Though that is all part of our weekly routine, it is hardly an ordinary thing.  Too often we trifle with sacred things not by mocking them, exposing them to the world, or profaning them with vile hypocrisy, but by simply failing to give our full attention and heart to them.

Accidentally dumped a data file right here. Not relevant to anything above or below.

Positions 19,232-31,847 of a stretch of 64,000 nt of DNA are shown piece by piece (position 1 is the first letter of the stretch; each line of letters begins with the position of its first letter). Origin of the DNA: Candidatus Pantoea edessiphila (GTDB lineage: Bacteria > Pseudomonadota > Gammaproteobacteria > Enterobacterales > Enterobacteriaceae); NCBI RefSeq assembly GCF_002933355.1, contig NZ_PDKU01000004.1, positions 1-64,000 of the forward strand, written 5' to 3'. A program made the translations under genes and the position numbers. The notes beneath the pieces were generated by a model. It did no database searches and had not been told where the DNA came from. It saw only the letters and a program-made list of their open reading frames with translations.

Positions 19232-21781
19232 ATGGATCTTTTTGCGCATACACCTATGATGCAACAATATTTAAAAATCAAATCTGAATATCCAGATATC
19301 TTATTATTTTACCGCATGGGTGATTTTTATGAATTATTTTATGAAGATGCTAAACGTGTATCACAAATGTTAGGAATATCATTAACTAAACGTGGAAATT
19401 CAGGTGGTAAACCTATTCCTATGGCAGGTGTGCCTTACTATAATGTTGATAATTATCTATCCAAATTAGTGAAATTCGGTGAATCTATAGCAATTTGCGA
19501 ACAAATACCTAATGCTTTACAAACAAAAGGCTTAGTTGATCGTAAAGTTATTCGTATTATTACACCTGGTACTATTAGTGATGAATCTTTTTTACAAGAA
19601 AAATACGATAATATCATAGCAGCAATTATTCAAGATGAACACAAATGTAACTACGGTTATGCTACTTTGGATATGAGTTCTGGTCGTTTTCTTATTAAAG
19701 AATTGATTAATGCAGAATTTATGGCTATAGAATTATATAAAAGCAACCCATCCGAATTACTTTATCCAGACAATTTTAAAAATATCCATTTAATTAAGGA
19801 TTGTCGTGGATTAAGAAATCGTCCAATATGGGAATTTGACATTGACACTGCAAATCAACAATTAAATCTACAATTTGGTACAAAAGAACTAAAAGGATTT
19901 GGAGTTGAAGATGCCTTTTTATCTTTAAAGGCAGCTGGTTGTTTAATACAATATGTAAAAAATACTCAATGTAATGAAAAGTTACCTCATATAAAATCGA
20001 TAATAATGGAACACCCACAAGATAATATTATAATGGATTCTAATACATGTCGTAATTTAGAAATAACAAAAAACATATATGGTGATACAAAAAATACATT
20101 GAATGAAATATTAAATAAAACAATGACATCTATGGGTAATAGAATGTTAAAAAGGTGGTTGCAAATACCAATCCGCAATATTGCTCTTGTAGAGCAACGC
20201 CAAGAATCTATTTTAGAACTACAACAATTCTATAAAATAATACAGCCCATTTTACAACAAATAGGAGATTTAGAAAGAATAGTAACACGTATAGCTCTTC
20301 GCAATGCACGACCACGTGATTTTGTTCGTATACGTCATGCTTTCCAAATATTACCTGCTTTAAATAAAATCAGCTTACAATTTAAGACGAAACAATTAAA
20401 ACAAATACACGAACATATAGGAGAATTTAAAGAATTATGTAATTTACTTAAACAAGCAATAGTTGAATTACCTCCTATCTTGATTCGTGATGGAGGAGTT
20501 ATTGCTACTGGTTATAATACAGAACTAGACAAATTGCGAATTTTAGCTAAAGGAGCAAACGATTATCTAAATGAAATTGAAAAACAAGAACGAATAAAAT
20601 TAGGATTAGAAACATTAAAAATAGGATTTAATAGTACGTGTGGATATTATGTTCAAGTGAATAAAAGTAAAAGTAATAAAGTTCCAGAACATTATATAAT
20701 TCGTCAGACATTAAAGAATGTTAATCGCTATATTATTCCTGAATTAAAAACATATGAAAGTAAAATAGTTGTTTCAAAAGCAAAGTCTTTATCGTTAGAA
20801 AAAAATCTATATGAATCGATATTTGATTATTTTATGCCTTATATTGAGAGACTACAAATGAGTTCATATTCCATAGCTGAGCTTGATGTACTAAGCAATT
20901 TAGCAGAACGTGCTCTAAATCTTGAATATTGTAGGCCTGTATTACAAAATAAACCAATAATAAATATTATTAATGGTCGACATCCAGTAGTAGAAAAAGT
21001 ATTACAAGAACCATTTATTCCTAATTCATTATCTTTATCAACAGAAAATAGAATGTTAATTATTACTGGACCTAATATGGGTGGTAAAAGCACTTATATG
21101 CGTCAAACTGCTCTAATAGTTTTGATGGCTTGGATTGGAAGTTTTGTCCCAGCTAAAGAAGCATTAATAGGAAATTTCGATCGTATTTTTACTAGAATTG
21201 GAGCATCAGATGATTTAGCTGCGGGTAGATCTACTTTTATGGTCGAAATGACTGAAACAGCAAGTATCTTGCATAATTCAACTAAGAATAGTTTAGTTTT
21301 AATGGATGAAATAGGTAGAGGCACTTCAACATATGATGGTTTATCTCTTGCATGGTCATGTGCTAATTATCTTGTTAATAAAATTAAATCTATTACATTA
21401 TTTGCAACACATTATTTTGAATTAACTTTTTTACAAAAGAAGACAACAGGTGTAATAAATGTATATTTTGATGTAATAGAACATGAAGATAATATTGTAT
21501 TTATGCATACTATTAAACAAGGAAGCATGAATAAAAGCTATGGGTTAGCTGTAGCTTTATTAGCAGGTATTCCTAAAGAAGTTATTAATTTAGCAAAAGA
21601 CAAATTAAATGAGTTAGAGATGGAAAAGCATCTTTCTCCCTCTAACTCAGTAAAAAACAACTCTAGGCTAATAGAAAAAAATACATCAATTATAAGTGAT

I made sacrifices to ensure that I got to the temple for my own Endowment; I made sacrifices to ensure that my family had the best possible start by getting married in the right place and by the right authority.  As difficult as some of those sacrifices were for me, they were worth making.  But am I building on them the way that I should be, by communicating to my children, to my spouse, and to any others who may fall under my stewardship, that the Sacrament is worth our devoted attention and we should be grateful to have the opportunity to be at Church each week to receive it?  Am I engaging fully and happily in creating a holy atmosphere in our home, or do I slack off or even grumble when it comes time to prepare for Family Home Evening or do our daily family scripture study?  I want my children to feel the joy of scripture study, the wonder of learning of the Savior and his doctrines.  I want them to know what a marvelous privilege our sacred obligations are.  I don't want the things of the world to be our routine.  I want to meet the challenge of building our routine around the things of eternity, while not letting those things seem common or ordinary.